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Too cramped to give the Arn-story any credit
I think I partly understand what the film makers tried to do here, but it's nearly impossible to fit 3 books (with a lot of content) in 4,5 h and not make it feel cramped. I like the costume and the scenery and the acting is pretty good. However, it feels like this series missed the very core of the story, which to me is 1) the impact of religion on the characters and society 2) the huge changes in the Northern society which took place during this time. These are the very themes that made the books interesting.
When it comes to religion, I would have loved to see more about the cultural and religious differences and how religion may lead to both demise and growth. For example when it comes to the relationship between Arn and the Saracens, which I think they depicted pretty good with the little screen time they got, but they left out so many important things. I also missed Arns early relationship with the monks at the monastery, and all he learnt there, since these were the relationships that shaped his whole being. It feels like they just rushed through this part, like it's not that important to the character and story.
Another important thing that they almost completely left out is the very main thing about Arn, what makes him both interesting and special: how he, wherever he goes, always is viewed as an outsider, someone who's weird and doesn't fit in (even in his own family). He constantly needs to prove himself and he always manages to prove people wrong. This important key character feature is barely shown in the series.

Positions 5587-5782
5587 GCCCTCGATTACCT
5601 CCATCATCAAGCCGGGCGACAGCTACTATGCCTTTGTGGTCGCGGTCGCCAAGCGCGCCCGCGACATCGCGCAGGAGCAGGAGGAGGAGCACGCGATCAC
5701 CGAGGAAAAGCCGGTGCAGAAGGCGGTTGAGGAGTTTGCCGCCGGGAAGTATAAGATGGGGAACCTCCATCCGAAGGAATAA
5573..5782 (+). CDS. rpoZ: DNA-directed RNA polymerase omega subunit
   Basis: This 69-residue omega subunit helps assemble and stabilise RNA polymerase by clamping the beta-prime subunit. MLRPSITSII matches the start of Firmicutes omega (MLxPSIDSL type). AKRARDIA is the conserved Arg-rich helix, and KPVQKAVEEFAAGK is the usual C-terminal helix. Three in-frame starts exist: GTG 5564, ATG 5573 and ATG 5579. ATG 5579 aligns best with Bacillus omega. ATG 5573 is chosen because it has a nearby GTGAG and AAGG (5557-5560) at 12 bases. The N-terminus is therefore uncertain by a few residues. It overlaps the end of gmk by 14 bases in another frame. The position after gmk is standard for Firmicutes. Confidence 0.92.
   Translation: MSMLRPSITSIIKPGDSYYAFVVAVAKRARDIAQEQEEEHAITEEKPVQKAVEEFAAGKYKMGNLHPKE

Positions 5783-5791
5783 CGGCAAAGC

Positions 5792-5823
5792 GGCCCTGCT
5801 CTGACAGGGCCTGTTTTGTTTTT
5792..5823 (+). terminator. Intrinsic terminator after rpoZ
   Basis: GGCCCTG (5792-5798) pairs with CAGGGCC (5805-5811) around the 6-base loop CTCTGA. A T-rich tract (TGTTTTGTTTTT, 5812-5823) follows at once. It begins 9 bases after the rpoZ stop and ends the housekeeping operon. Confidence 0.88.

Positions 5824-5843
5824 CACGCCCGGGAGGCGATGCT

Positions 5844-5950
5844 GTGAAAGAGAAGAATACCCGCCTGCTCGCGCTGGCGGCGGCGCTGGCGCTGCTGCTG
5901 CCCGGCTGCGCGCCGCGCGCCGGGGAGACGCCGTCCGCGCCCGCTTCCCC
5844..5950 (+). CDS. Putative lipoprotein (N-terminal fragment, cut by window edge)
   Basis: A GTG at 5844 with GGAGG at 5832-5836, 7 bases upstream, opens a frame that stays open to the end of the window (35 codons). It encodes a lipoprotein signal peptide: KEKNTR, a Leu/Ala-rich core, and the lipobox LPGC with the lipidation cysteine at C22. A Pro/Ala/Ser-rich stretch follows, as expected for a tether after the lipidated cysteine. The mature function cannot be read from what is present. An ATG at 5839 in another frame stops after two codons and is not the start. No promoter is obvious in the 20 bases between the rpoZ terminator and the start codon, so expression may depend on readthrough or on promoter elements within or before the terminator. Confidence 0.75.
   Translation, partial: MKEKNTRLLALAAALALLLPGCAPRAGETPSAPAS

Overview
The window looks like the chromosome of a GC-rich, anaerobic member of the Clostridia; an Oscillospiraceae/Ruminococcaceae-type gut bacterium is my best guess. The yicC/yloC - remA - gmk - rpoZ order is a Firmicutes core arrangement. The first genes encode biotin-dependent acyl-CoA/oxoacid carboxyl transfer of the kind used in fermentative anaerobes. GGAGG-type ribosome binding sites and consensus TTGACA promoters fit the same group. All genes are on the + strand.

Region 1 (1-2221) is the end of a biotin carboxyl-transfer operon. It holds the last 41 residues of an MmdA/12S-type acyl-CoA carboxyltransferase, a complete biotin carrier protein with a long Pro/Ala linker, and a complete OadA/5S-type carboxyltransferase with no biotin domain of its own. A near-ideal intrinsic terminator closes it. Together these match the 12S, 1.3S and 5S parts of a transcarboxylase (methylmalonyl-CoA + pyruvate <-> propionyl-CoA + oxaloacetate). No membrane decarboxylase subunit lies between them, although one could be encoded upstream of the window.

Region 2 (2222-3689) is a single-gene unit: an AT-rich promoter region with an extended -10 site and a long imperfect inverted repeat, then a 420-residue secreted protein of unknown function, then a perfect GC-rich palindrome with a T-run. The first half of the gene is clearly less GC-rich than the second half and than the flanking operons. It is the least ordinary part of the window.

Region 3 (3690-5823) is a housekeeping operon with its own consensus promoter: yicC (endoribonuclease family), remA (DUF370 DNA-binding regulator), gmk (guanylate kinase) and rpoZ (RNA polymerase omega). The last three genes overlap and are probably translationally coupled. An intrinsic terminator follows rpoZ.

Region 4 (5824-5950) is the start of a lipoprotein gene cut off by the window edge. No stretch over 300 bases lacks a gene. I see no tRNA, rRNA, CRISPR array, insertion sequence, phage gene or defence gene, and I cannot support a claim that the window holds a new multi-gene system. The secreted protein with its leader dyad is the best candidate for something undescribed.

Moreover, I don't understand why they left out all the important work and influence Arn had on society, like making his home Arnäs the strongest fort in the country, building Forsvik and bringing home crucial war knowledge. (In reality I understand this is fictional, but it's such an excellent representation of how the Northern society grew and evolved at this time).
Another thing I have a hard time accepting is that none of the characters seem to age. They look exactly the same when they're 17 and when they're 50. It's awkward when the parents almost look the same age as their child. I understand that the budget might have been tight or that it's hard to change actors when jumping forward in time 5 years at a time, but at least give them grey hair or something. This might seem like a trifle, but it really ruins the feel and the actuality of the story.
All together the story is so pushed together you never have time to feel for or connect with the characters. It's sad cause these are complex and interesting characters and I really think the actors would've given them credit. Everything happens so fast. The first time I saw it I hadn't read the books and I had a really hard time keeping up with what was happening, with the rivalry between the different houses, who was connected to who, where we are in time and place and so on.
With all of this said, I think it's wonderful that Swedish film makers took the step and did this kind of project, which had never been done before in the country in the same scale. Even if there's so much I think it's lacking it's not a poorly made production and it's not a bad series all together. I think there's a lot of effort behind it. However, I think they should've waited until they had a bigger budget and preferably make it into 1 movie/book, which is usually standard and is also ideal when following the original story's dramaturgical curve. Then I think they would've had the opportunity to include all of the important factors and key elements that make this story so excellent.
To Kill a Mockingbird (1962)
Much better than the book
One of the few films that's actually better than the book. The film makers managed to take a rather protracted story (I don't mean the story in itself, but how it's played out and depicted in the book, with it slow pace and weird dramaturgical structure) and make it interesting with a clear purpose and constant forward movement. I would recommend this to anyone.